When Should Interfaces Get Creative?

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My firm often services creative agencies to help define digital strategies and brand experiences. Every so often, after delivering annotated wireframes or a prototype, an Art Director or Designer chooses to push a standard UI (user interface) component to a new convention or stylistic direction. Sometimes it’s reclaiming space with a hamburger menu on a desktop site and other times it is inventing an entirely new way to implement a search field. It’s in their blood to innovate and create a differentiated experience, but at what cost?

Are UI standards diametrically opposed to the creative process? If so, how do we ever evolve and get better if we continue to leverage only what has come before?

A better question is what is the goal of the digital property? Understanding what the users, and business/brand, want to accomplish is paramount to the discussion. Standards are not only based on frequency of use and expected interaction behaviors. They are the culmination of extensive testing (and likely by teams much bigger than yours). Efficacy of an interface component trumps both ingenuity and legacy standards.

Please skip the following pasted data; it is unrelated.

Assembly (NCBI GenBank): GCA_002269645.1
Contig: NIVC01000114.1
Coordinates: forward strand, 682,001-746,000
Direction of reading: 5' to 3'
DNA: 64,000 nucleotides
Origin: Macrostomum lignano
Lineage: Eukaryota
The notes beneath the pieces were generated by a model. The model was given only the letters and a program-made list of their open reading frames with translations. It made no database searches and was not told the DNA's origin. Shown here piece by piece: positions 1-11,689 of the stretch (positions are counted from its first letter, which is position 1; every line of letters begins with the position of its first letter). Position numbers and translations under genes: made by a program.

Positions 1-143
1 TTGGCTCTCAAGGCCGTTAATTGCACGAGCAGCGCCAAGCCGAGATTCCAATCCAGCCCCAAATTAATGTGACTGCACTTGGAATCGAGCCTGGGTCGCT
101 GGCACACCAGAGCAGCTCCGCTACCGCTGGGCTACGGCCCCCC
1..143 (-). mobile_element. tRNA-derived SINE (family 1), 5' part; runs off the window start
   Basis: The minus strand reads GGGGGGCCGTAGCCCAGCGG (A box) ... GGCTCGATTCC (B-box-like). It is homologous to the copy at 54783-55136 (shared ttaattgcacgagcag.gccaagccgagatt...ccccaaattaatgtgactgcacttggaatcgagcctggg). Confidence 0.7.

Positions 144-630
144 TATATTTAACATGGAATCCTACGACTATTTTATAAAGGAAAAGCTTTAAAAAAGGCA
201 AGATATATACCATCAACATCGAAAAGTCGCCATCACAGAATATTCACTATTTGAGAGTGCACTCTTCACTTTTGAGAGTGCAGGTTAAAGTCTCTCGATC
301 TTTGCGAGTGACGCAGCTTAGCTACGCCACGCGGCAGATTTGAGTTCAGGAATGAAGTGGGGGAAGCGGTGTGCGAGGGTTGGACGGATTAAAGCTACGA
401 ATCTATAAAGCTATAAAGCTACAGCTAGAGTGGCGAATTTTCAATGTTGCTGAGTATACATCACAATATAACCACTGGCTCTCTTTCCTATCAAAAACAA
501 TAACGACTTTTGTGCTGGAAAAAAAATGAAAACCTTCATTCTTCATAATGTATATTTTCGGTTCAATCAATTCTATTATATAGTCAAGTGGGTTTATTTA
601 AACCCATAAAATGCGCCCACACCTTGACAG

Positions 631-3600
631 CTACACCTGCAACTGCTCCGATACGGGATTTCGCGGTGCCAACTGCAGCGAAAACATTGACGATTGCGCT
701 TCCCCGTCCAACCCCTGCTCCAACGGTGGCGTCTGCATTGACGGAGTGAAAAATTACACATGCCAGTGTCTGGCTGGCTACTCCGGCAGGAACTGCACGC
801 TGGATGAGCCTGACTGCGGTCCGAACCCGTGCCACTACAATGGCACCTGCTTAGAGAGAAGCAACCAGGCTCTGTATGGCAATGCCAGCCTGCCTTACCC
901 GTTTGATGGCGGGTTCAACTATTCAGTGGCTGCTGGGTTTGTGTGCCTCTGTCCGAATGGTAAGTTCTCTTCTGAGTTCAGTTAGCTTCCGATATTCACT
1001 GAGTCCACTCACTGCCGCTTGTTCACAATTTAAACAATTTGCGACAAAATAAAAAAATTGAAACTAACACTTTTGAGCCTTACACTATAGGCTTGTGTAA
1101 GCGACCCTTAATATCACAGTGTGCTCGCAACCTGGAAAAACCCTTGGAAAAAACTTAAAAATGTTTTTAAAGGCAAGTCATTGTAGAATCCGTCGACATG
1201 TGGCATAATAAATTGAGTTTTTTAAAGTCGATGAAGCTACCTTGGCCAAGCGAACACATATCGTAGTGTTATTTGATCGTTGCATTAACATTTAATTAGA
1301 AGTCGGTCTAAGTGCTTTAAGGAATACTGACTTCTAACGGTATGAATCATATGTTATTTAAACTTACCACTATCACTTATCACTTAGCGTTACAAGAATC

Testing is the empirical referee on when creatively innovating beyond the current form factors makes sense. Incremental improvements to interface conventions can, and should, be made as long as it is put through its paces. Often times user testing is the first budget item to be cut. We need to bake this practice into a standard digital deliverable so that UX and Creative teams have more latitude to reimagine what the range of an experience could be, followed by testing data to confirm what it should be.

Photo Credit: baldiri via cc

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About Author

My name is Daniel T. Wood. I am an experience strategist working in Portland, Oregon. I primarily write about digital trends including user experience, technology, culture and marketing. I can be reached at daniel@MIRA.agency

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